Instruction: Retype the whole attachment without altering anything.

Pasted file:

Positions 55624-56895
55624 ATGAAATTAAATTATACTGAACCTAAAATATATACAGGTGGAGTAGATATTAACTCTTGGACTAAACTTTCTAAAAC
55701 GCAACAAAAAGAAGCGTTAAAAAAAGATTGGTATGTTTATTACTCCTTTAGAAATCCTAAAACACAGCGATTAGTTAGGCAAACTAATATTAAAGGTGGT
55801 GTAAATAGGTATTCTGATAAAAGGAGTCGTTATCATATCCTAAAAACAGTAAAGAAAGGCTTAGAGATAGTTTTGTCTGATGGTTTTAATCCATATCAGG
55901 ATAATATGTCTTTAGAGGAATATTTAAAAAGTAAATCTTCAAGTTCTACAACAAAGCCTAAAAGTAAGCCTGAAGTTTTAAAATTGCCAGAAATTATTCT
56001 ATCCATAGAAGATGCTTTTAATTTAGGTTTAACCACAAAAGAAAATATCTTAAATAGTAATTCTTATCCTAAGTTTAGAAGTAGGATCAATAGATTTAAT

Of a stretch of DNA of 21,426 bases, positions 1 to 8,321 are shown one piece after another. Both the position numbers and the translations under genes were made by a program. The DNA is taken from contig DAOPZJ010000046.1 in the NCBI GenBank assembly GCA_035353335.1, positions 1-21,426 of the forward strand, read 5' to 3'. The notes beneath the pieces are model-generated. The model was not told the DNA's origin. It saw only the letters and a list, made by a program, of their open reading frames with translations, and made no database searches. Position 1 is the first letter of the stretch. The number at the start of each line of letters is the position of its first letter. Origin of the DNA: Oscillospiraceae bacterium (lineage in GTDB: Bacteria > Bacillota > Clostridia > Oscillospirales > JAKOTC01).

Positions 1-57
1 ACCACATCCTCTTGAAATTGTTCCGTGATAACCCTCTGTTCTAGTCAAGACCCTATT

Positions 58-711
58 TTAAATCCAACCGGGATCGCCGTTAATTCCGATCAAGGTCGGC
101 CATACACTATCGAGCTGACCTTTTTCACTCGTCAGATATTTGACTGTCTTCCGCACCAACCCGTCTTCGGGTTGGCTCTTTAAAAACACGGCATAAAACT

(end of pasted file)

Positions 55624-56895
55624 ATGAAATTAAATTATACTGAACCTAAAATATATACAGGTGGAGTAGATATTAACTCTTGGACTAAACTTTCTAAAAC
55701 GCAACAAAAAGAAGCGTTAAAAAAAGATTGGTATGTTTATTACTCCTTTAGAAATCCTAAAACACAGCGATTAGTTAGGCAAACTAATATTAAAGGTGGT
55801 GTAAATAGGTATTCTGATAAAAGGAGTCGTTATCATATCCTAAAAACAGTAAAGAAAGGCTTAGAGATAGTTTTGTCTGATGGTTTTAATCCATATCAGG
55901 ATAATATGTCTTTAGAGGAATATTTAAAAAGTAAATCTTCAAGTTCTACAACAAAGCCTAAAAGTAAGCCTGAAGTTTTAAAATTGCCAGAAATTATTCT
56001 ATCCATAGAAGATGCTTTTAATTTAGGTTTAACCACAAAAGAAAATATCTTAAATAGTAATTCTTATCCTAAGTTTAGAAGTAGGATCAATAGATTTAAT

Of a stretch of DNA of 21,426 bases, positions 1 to 8,321 are shown one piece after another. Both the position numbers and the translations under genes were made by a program. The DNA is taken from contig DAOPZJ010000046.1 in the NCBI GenBank assembly GCA_035353335.1, positions 1-21,426 of the forward strand, read 5' to 3'. The notes beneath the pieces are model-generated. The model was not told the DNA's origin. It saw only the letters and a list, made by a program, of their open reading frames with translations, and made no database searches. Position 1 is the first letter of the stretch. The number at the start of each line of letters is the position of its first letter. Origin of the DNA: Oscillospiraceae bacterium (lineage in GTDB: Bacteria > Bacillota > Clostridia > Oscillospirales > JAKOTC01).

Positions 1-57
1 ACCACATCCTCTTGAAATTGTTCCGTGATAACCCTCTGTTCTAGTCAAGACCCTATT

Positions 58-711
58 TTAAATCCAACCGGGATCGCCGTTAATTCCGATCAAGGTCGGC
101 CATACACTATCGAGCTGACCTTTTTCACTCGTCAGATATTTGACTGTCTTCCGCACCAACCCGTCTTCGGGTTGGCTCTTTAAAAACACGGCATAAAACT